A more serious look at video games

Posts tagged jonathan blow

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Red Dead Redemption: I had a lot of fun with it. I was very glad that they made it. And I’m glad they tried to do some emotional things, or some poignant things. But the ending to that game was totally absurd, ok? Because, they have this long plot where for 20 hours, you’re trying to work your way up and get to the right position as this character, and because it’s in the realm of an open world shooter, it involves shooting a lot of guys. The stats screen tells you how many guys you shot—I think I shot 860 guys. Imagine a movie that’s trying to be a serious drama—just picture that—a serious drama where the main character shoots 860 guys, and then goes home to his family at the end, and you try to have this touching moment where he’s caring for his family. It simply doesn’t work because you’ve changed the value of human life, right? Part of that shooting those 860 guys was [also] burning down a village of poor peasants so that you could get in with the Mexican army. And throwing molotov cocktails in to their house and stuff? Those are families just like your family you’re trying to have this poignant moment with at the end. So I think that poignant moment thing is good; but it does. not. work in that kind of a game—it simply doesn’t.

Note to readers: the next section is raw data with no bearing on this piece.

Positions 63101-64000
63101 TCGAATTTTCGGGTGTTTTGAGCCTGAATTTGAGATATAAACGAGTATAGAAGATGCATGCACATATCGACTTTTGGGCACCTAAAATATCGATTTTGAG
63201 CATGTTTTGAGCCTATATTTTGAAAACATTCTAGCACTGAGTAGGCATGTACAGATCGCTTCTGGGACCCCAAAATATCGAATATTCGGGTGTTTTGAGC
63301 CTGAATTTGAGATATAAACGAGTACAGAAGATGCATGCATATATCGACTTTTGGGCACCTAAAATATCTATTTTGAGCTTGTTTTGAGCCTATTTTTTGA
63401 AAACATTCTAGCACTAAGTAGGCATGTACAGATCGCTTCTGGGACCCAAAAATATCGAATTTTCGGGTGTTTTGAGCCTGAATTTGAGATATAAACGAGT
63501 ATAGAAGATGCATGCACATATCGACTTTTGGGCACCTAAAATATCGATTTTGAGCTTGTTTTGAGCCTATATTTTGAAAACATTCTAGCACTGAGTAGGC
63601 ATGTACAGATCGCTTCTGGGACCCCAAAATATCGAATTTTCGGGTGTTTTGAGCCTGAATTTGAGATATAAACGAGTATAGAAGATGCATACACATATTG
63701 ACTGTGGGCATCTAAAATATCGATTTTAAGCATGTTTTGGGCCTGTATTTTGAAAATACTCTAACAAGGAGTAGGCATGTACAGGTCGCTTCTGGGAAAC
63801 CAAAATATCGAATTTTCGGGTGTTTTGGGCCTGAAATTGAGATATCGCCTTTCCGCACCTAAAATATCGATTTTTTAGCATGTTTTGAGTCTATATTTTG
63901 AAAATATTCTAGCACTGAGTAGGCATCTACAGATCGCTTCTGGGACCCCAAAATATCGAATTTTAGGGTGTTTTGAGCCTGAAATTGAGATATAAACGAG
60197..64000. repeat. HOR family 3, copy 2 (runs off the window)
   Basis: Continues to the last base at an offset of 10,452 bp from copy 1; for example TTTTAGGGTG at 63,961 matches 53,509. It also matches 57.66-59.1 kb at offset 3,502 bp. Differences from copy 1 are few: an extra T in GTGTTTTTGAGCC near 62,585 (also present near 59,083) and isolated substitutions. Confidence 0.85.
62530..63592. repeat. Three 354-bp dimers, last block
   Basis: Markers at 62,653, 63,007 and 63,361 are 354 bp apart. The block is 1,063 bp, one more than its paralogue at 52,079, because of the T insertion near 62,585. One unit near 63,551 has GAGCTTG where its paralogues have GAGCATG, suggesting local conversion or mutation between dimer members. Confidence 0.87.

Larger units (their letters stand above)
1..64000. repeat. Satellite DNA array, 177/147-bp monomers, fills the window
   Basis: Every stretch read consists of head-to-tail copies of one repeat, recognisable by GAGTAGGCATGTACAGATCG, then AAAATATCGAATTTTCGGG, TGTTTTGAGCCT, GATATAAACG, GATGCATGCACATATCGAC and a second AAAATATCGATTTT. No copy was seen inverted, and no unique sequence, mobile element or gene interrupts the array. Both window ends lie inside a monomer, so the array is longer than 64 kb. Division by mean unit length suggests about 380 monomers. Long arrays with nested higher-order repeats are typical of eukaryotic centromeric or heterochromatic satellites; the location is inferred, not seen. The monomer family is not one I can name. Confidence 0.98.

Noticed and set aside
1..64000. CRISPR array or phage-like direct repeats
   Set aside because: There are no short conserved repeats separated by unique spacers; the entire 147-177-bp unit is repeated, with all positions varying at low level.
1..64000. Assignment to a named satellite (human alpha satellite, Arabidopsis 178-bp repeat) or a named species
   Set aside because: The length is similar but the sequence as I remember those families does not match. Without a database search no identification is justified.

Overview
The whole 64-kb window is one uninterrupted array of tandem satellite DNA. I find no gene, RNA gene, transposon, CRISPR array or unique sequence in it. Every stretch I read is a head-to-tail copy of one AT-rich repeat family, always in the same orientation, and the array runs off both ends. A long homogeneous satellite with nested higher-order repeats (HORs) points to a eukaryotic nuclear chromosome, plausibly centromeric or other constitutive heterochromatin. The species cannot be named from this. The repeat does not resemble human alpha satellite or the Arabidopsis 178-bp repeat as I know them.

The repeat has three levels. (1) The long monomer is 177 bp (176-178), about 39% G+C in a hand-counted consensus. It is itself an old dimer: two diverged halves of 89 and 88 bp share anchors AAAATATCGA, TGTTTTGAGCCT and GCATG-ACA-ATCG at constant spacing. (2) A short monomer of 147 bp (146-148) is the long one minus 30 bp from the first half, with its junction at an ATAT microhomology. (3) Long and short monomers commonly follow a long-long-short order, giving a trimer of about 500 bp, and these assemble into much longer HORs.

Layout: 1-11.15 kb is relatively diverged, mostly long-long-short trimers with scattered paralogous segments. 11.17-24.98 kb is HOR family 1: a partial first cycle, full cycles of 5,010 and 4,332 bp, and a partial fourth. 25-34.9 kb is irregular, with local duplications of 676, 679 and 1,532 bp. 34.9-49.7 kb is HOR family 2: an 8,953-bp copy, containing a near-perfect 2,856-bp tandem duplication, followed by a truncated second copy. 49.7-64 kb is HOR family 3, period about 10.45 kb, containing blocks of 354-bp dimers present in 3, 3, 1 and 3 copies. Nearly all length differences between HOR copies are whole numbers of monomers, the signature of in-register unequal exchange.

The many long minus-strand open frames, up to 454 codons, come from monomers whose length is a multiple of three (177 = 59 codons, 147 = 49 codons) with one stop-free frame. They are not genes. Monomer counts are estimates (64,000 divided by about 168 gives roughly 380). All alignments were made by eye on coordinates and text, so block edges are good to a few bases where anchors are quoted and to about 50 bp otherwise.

Jonathan Blow, again in a recent Gamespot interview, touching on one of the biggest obstacles facing games: dissonance. It’s the wince-inducing sound produced when the narrative and interactivity collide in contradictory ways.


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When I was in college, we had 20 years less of history of games. So there were fewer patterns established—because games are young, right? But the upshot of all that is a lot of games I play now, they’re not really doing anything that games I played 20 years ago weren’t doing—except maybe cosmetically. And maybe the game design’s a little smoother and the technology is much better and all that stuff. But just in terms of when you sit down as a player and the feeling’s you’re having and the way you’re trying to get things done and the mode in which you’re interacting with the game—it’s not really different. And after decades of that, you sort of say as a person I kinda want something else than this thing. I’ve done a bunch of that; it was fun. But how many more hours of my life am I gonna spend on what is essentially that same activity?

So for me now, the things that are progressive and thought-provoking and challenging—not in a difficulty-reflex challenge, but challenging me as a person—those are actually what I think is fun. And playing a first-person shooter where there are some guys in a shooting gallery is not very fun, even though it might’ve been much more fun when I was 17 and hadn’t played that many games. And so I think that’s also when [an argument] kind of starts, and some of the people participating in that discussion…haven’t played 40 years worth of games, and they just don’t have the same perspective; and they’re like “how can you say that’s not fun?” But those same people, 24 years from now, might very well see that perspective.

Jonathan Blow, in a recent Gamespot interview, on how decades of gaming hone and narrow your tastes, and leave you desiring genuinely meaningful experiences


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Jonathan Blow, the creator of Braid and the upcoming game The Witness, “talks about the indie scene, if games should be fun, and the state of Japanese game development.”

He also laments the handholding of modern video games that kills a sense of personal discovery, and he hints that ‘being fun’ shouldn’t necessarily be the design goal for all games (even going so far as to claim Braid isn’t a ‘fun’ game).